Logo: to the web site of Uppsala University

uu.sePublications from Uppsala University
Change search
CiteExportLink to record
Permanent link

Direct link
Cite
Citation style
  • apa
  • ieee
  • modern-language-association
  • vancouver
  • Other style
More styles
Language
  • de-DE
  • en-GB
  • en-US
  • fi-FI
  • nn-NO
  • nn-NB
  • sv-SE
  • Other locale
More languages
Output format
  • html
  • text
  • asciidoc
  • rtf
MYCN induces cell-specific tumorigenic growth in RB1-proficient human retinal organoid and chicken retina models of retinoblastoma
(Hallböök)
(Hallböök)ORCID iD: 0000-0002-1459-0377
(Hallböök)
Uppsala University, Disciplinary Domain of Medicine and Pharmacy, Faculty of Medicine, Department of Neuroscience, Hallböök: Stem cells, Retinal Development and Regeneration. (Hallböök)
Show others and affiliations
2022 (English)In: Oncogenesis, E-ISSN 2157-9024, Vol. 11, no 1Article in journal (Refereed) Published
Abstract [en]

Retinoblastoma is a rare, intraocular paediatric cancer that originates in the neural retina and is most frequently caused by bi-allelic loss of RB1 gene function. Other oncogenic mutations, such as amplification and increased expression of the MYCN gene, have been found even with proficient RB1 function. In this study, we investigated whether MYCN over-expression can drive carcinogenesis independently of RB1 loss-of-function mutations. The aim was to elucidate the events that result in carcinogenesis and identify the cancer cell-of-origin. We studied the chicken retina, a well-established model for studying retinal neurogenesis, and generated over-expression of MYCN by in ovo electroporation. In parallel, we established an equivalent human stem cell-derived retinal organoid (retinoid) model system. We found that over-expression of MYCN induced tumorigenic growth with high frequency in RB1-proficient chicken retinas and human retinoids. In both systems, the tumorigenic cells expressed markers for undifferentiated cone photoreceptor/horizontal cell progenitors. The over-expression resulted in metastatic retinoblastoma within 7-9 weeks in chicken. MYCN cells could be grown in vitro and, when orthotopically injected, formed tumours that infiltrated the sclera and optic nerve and expressed markers for undifferentiated cones. Investigation of the tumour cell phenotype determined that the potential for neoplastic growth was embryonic stage-dependent and featured a cell-specific resistance to apoptosis in the cone/horizontal cell lineage, but not in ganglion or amacrine cells. We conclude that MYCN over-expression is sufficient to drive tumorigenesis and that a cell-specific resistance to apoptosis in the cone/horizontal cell lineage mediates the cancer phenotype.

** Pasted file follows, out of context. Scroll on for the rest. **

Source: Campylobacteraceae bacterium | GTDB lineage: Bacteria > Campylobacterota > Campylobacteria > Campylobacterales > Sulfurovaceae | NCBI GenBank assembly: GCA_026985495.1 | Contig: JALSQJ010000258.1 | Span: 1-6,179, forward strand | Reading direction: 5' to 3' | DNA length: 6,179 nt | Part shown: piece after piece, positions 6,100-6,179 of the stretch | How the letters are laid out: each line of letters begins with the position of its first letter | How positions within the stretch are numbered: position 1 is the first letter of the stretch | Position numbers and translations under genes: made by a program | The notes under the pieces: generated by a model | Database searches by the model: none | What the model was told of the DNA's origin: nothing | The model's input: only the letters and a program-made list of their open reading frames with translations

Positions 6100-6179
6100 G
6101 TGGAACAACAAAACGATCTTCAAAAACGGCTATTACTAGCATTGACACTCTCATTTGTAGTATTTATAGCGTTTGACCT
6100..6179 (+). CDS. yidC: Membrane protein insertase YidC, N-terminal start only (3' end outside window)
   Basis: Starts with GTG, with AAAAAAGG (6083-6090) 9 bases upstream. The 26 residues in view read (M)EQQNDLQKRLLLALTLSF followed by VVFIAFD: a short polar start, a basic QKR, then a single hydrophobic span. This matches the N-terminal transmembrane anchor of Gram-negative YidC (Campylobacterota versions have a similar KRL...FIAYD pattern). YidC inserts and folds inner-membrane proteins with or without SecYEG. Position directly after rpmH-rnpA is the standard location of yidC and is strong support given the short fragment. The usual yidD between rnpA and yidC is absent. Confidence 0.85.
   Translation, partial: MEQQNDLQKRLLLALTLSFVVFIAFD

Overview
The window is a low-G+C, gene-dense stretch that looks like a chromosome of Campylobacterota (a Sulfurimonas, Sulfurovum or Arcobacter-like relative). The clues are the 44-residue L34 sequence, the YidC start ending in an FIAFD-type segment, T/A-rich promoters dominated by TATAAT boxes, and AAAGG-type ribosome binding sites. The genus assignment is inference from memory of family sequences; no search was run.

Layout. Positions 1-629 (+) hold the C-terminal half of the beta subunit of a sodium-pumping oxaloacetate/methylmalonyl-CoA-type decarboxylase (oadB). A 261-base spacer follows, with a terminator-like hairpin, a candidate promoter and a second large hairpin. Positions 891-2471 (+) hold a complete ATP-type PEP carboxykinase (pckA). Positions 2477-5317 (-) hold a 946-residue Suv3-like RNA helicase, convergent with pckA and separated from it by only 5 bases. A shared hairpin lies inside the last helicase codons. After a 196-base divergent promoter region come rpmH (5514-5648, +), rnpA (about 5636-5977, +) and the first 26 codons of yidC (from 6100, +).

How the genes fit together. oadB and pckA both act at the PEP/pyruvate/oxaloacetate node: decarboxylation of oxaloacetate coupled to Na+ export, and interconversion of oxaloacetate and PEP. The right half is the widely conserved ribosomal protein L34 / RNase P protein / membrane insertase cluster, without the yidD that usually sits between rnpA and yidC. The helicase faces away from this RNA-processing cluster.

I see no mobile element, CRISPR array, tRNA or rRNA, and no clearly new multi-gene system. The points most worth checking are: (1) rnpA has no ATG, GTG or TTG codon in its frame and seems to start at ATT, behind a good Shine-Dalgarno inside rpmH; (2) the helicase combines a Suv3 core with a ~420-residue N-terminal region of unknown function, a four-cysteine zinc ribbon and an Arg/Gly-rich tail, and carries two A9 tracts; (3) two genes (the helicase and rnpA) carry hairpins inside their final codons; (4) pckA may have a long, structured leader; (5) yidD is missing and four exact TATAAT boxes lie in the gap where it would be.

Place, publisher, year, edition, pages
Springer Nature Springer Nature, 2022. Vol. 11, no 1
National Category
Neurosciences
Identifiers
URN: urn:nbn:se:uu:diva-315611DOI: 10.1038/s41389-022-00409-3ISI: 000814269100001PubMedID: 35729105OAI: oai:DiVA.org:uu-315611DiVA, id: diva2:1074890
Available from: 2017-02-16 Created: 2017-02-16 Last updated: 2024-01-15Bibliographically approved
In thesis
1. Keeping up with retinal photoreceptors and horizontal cells: Labelling and mapping of cells in the normal and diseased embryonic chicken retina
Open this publication in new window or tab >>Keeping up with retinal photoreceptors and horizontal cells: Labelling and mapping of cells in the normal and diseased embryonic chicken retina
2017 (English)Doctoral thesis, comprehensive summary (Other academic)
Abstract [en]

The childhood eye cancer retinoblastoma originates from the retina and its development is initiated while the foetus is in the uterus. Retinoblastoma has a reported incidence of 1 in 15-18 000 live births, and approximately 90% of all patients are diagnosed before the age of 5. The occurrence of retinoblastoma is usually detected by the parents and the most frequent symptoms are leukocoria (white pupillary reflex), strabismus (squinting) or if the child complains of visual problems. Retinoblastoma is diagnosed by examination under anaesthesia and documentation by RetCam. It is treated with various cytostatic agents, or by laser. If the treatment is unsuccessful, or there is a risk that the tumour cells will spread and form metastases, the eye is removed.

Previous studies have indicated that the cell type from which the tumour arises, the cell-of-origin, may be the cone photoreceptors and/or their immediate interneuron, the horizontal cells. Determining the cell-of-origin for retinoblastoma is an important goal, however, understanding the molecular mechanisms that distinguish the photoreceptors and the horizontal cells from the other retinal cells may prove just as important for understanding this disease.